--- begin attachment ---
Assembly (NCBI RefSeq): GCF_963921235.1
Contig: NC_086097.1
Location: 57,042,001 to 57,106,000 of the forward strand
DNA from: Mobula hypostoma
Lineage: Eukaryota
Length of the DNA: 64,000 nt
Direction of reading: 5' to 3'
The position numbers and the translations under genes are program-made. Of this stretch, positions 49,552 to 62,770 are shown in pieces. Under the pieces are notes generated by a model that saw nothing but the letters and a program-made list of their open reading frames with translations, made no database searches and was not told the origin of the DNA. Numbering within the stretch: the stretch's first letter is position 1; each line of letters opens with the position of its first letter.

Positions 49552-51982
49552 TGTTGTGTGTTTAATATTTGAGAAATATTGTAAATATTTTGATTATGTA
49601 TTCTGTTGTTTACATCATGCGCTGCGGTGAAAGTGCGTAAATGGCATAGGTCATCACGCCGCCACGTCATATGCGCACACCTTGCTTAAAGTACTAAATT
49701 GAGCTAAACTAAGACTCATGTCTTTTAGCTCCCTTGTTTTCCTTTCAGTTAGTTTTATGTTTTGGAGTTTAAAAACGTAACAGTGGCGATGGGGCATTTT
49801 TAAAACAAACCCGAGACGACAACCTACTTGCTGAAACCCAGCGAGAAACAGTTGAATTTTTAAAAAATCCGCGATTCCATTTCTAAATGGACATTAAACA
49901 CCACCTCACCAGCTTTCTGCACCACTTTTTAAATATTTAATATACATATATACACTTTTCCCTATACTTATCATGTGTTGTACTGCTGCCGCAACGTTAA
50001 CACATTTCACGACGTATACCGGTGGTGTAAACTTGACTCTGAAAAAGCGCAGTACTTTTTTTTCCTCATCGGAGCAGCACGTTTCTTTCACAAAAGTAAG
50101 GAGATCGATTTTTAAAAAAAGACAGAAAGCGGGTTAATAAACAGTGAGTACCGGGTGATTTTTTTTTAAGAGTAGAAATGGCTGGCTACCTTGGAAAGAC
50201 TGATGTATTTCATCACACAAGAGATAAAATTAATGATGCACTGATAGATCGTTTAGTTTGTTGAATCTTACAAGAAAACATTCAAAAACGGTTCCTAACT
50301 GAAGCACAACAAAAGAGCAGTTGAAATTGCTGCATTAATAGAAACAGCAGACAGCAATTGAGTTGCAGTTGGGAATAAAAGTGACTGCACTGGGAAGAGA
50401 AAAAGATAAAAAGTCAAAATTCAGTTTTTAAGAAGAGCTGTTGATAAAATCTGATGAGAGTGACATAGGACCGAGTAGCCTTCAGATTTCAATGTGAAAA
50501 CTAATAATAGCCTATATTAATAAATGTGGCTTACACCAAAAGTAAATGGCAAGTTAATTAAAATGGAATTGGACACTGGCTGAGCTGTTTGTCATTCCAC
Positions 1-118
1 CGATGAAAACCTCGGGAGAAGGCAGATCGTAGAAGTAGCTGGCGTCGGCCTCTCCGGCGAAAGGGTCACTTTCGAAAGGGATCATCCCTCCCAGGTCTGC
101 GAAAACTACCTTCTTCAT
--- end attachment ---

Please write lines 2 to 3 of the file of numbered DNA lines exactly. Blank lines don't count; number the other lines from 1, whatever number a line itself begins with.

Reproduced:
Contig: NC_086097.1
Location: 57,042,001 to 57,106,000 of the forward strand